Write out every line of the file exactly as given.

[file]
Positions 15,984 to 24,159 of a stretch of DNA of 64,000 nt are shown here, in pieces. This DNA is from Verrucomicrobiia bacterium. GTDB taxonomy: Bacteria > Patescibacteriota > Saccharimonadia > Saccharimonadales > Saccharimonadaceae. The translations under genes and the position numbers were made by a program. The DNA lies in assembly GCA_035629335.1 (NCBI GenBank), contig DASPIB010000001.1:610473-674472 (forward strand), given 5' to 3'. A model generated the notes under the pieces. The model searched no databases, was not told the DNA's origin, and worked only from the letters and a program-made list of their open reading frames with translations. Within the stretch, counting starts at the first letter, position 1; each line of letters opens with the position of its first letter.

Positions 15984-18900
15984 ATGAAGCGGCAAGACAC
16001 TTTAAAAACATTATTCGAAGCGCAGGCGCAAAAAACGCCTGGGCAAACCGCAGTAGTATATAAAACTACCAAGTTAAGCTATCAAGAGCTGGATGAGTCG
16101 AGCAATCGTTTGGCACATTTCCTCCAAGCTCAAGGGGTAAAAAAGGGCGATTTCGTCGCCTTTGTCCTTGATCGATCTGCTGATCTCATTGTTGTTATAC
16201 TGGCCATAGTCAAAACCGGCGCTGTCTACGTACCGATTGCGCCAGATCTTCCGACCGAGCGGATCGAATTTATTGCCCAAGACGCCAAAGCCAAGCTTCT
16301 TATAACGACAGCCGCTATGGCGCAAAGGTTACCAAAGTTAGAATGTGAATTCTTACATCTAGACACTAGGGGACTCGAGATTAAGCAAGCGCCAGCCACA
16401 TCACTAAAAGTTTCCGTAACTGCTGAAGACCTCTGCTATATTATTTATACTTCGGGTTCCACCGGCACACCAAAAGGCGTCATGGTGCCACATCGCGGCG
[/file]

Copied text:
Positions 15,984 to 24,159 of a stretch of DNA of 64,000 nt are shown here, in pieces. This DNA is from Verrucomicrobiia bacterium. GTDB taxonomy: Bacteria > Patescibacteriota > Saccharimonadia > Saccharimonadales > Saccharimonadaceae. The translations under genes and the position numbers were made by a program. The DNA lies in assembly GCA_035629335.1 (NCBI GenBank), contig DASPIB010000001.1:610473-674472 (forward strand), given 5' to 3'. A model generated the notes under the pieces. The model searched no databases, was not told the DNA's origin, and worked only from the letters and a program-made list of their open reading frames with translations. Within the stretch, counting starts at the first letter, position 1; each line of letters opens with the position of its first letter.

Positions 15984-18900
15984 ATGAAGCGGCAAGACAC
16001 TTTAAAAACATTATTCGAAGCGCAGGCGCAAAAAACGCCTGGGCAAACCGCAGTAGTATATAAAACTACCAAGTTAAGCTATCAAGAGCTGGATGAGTCG
16101 AGCAATCGTTTGGCACATTTCCTCCAAGCTCAAGGGGTAAAAAAGGGCGATTTCGTCGCCTTTGTCCTTGATCGATCTGCTGATCTCATTGTTGTTATAC
16201 TGGCCATAGTCAAAACCGGCGCTGTCTACGTACCGATTGCGCCAGATCTTCCGACCGAGCGGATCGAATTTATTGCCCAAGACGCCAAAGCCAAGCTTCT
16301 TATAACGACAGCCGCTATGGCGCAAAGGTTACCAAAGTTAGAATGTGAATTCTTACATCTAGACACTAGGGGACTCGAGATTAAGCAAGCGCCAGCCACA
16401 TCACTAAAAGTTTCCGTAACTGCTGAAGACCTCTGCTATATTATTTATACTTCGGGTTCCACCGGCACACCAAAAGGCGTCATGGTGCCACATCGCGGCG